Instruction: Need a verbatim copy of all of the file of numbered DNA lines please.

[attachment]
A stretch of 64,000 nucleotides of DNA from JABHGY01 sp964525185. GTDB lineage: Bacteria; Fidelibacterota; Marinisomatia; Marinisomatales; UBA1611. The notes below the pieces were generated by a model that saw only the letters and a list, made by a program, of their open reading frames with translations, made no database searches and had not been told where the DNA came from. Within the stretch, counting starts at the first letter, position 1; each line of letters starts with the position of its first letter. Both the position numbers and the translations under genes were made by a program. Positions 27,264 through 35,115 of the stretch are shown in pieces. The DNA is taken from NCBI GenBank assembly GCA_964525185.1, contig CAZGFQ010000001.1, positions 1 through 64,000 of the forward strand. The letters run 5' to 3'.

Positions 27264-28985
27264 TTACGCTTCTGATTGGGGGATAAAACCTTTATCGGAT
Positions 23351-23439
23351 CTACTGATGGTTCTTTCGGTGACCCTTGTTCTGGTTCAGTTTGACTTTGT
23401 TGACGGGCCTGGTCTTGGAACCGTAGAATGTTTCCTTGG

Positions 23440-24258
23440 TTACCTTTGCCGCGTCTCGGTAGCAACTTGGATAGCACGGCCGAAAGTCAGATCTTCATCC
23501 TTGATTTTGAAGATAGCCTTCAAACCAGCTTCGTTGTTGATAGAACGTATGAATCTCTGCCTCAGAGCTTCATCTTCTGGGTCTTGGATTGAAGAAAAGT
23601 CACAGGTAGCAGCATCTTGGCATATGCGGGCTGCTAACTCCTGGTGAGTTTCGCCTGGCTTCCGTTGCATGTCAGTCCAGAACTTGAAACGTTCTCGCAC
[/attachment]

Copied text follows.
A stretch of 64,000 nucleotides of DNA from JABHGY01 sp964525185. GTDB lineage: Bacteria; Fidelibacterota; Marinisomatia; Marinisomatales; UBA1611. The notes below the pieces were generated by a model that saw only the letters and a list, made by a program, of their open reading frames with translations, made no database searches and had not been told where the DNA came from. Within the stretch, counting starts at the first letter, position 1; each line of letters starts with the position of its first letter. Both the position numbers and the translations under genes were made by a program. Positions 27,264 through 35,115 of the stretch are shown in pieces. The DNA is taken from NCBI GenBank assembly GCA_964525185.1, contig CAZGFQ010000001.1, positions 1 through 64,000 of the forward strand. The letters run 5' to 3'.

Positions 27264-28985
27264 TTACGCTTCTGATTGGGGGATAAAACCTTTATCGGAT
Positions 23351-23439
23351 CTACTGATGGTTCTTTCGGTGACCCTTGTTCTGGTTCAGTTTGACTTTGT
23401 TGACGGGCCTGGTCTTGGAACCGTAGAATGTTTCCTTGG

Positions 23440-24258
23440 TTACCTTTGCCGCGTCTCGGTAGCAACTTGGATAGCACGGCCGAAAGTCAGATCTTCATCC
23501 TTGATTTTGAAGATAGCCTTCAAACCAGCTTCGTTGTTGATAGAACGTATGAATCTCTGCCTCAGAGCTTCATCTTCTGGGTCTTGGATTGAAGAAAAGT
23601 CACAGGTAGCAGCATCTTGGCATATGCGGGCTGCTAACTCCTGGTGAGTTTCGCCTGGCTTCCGTTGCATGTCAGTCCAGAACTTGAAACGTTCTCGCAC